tuberculosis

By Dave Muoio 03:18 pm October 7, 2019
Proteus Digital Health’s ingestible pill and sensor system could improve medication adherence, and subsequently treatment, for patients with tuberculosis (TB), according to new data from an independent study conducted in California. Published Friday in PLoS Medicine, the trial found Proteus’ system to accurately determine whether or not a medication was taken. Patients using the system at home...
By Dave Muoio 03:20 pm April 27, 2018
Replacing the frequent home visits often necessary for tuberculosis treatment with video visits facilitated by an app appears to be a cost-effective, well-received means of ensuring adherence throughout therapy, according to a recently published pilot study. Because TB is, airborne, highly infectious, and increasingly resistant to antibiotics, treatment and prevention of the disease often...
By Aditi Pai 09:21 am November 3, 2014
Health app developer emocha, which stands for electronic mobile comprehensive health application, has partnered with the Baltimore City Health Department to run a pilot on medication adherence for patients with tuberculosis. The Baltimore City Health Department will use emocha's app, miDOT, which stands for mobile indirect observational therapy, in the pilot. The miDOT app will record videos of...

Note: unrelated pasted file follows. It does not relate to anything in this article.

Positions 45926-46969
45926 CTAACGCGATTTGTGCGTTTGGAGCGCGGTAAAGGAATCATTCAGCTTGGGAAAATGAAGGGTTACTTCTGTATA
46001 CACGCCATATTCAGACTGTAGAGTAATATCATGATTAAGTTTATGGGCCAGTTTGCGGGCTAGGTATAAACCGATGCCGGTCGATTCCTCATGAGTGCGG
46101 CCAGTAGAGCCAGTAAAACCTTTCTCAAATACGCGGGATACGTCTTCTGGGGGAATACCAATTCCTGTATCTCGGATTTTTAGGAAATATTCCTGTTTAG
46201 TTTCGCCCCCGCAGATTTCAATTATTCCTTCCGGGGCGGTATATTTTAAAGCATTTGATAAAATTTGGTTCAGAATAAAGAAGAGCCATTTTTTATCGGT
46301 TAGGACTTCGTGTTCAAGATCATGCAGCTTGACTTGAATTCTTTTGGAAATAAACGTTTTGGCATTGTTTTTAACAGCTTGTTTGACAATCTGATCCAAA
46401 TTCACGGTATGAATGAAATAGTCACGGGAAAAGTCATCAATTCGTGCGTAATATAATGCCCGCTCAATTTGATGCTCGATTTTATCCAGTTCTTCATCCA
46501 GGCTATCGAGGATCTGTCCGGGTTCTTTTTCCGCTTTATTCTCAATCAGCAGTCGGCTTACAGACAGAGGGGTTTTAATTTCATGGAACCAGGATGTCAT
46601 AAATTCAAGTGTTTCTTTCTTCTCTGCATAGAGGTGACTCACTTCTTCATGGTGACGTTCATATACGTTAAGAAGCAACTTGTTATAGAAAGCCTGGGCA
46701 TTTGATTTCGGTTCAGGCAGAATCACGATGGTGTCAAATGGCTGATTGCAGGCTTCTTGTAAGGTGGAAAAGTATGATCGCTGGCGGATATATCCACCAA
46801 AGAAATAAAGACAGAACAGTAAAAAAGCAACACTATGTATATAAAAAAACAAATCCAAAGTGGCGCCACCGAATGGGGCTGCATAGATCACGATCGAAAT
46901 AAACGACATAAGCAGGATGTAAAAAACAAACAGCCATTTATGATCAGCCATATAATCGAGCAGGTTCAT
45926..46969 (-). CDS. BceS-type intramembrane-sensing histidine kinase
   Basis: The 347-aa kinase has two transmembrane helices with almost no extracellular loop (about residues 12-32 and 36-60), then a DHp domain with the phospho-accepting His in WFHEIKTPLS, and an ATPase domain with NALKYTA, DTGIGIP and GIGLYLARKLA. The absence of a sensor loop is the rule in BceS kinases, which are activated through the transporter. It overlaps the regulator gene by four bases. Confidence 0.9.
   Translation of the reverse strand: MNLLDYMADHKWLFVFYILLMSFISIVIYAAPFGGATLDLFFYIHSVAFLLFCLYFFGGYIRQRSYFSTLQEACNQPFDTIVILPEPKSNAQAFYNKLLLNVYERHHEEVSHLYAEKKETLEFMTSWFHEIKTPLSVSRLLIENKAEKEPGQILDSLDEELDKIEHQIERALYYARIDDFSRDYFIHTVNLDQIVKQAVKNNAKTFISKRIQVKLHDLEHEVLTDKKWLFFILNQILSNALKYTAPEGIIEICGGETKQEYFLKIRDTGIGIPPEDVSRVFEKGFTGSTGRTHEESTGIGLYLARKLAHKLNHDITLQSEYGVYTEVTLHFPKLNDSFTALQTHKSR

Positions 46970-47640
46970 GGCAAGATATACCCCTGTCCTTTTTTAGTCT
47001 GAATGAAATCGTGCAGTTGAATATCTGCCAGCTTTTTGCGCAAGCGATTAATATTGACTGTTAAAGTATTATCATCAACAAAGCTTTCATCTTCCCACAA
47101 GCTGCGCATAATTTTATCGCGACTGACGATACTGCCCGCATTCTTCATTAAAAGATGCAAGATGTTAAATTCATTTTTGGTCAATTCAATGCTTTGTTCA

By Brian Dolan 03:47 am January 12, 2010
Pharmaceutical giant Novartis announced that would invest $24M in upfront cash and equity as part of an exclusive worldwide agreement for the pharma company to license Proteus Biomedical's sensing technology for organ transplantation. (That must be the kind of exclusive deal Novartis had in mind when the two companies announced their collaboration on a pilot last year.) As part of the deal,...
By Brian Dolan 05:34 am February 17, 2009
"We really see such a huge opportunity here," said Claire Thwaites, head of the Vodafone Foundation and United Nations Foundation partnership. "There are 2.2 billion mobile phones in emerging markets and such a low number of PCs [only 305 million]. The number of healthcare workers and hospital beds are very, very low too. Mobile networks, of course, can be deployed much more easily than can fixed...